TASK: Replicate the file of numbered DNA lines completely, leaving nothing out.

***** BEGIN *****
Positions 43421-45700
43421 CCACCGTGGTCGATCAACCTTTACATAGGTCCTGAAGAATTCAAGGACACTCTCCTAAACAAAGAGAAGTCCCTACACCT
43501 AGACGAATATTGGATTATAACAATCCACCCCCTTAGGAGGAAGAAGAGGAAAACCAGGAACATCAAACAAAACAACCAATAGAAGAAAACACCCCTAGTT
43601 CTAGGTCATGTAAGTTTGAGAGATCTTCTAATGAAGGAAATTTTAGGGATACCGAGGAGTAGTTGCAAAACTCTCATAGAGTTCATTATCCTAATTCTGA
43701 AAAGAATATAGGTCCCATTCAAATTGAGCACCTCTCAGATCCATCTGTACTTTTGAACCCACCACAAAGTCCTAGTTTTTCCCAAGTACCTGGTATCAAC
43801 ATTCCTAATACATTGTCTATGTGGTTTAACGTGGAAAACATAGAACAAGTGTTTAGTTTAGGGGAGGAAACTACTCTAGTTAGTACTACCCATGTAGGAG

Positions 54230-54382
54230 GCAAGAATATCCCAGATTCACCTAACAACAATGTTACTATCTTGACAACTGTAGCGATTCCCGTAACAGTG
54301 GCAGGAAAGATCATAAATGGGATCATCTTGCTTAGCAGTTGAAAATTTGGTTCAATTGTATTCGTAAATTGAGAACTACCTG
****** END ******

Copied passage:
Positions 43421-45700
43421 CCACCGTGGTCGATCAACCTTTACATAGGTCCTGAAGAATTCAAGGACACTCTCCTAAACAAAGAGAAGTCCCTACACCT
43501 AGACGAATATTGGATTATAACAATCCACCCCCTTAGGAGGAAGAAGAGGAAAACCAGGAACATCAAACAAAACAACCAATAGAAGAAAACACCCCTAGTT
43601 CTAGGTCATGTAAGTTTGAGAGATCTTCTAATGAAGGAAATTTTAGGGATACCGAGGAGTAGTTGCAAAACTCTCATAGAGTTCATTATCCTAATTCTGA
43701 AAAGAATATAGGTCCCATTCAAATTGAGCACCTCTCAGATCCATCTGTACTTTTGAACCCACCACAAAGTCCTAGTTTTTCCCAAGTACCTGGTATCAAC
43801 ATTCCTAATACATTGTCTATGTGGTTTAACGTGGAAAACATAGAACAAGTGTTTAGTTTAGGGGAGGAAACTACTCTAGTTAGTACTACCCATGTAGGAG

Positions 54230-54382
54230 GCAAGAATATCCCAGATTCACCTAACAACAATGTTACTATCTTGACAACTGTAGCGATTCCCGTAACAGTG
54301 GCAGGAAAGATCATAAATGGGATCATCTTGCTTAGCAGTTGAAAATTTGGTTCAATTGTATTCGTAAATTGAGAACTACCTG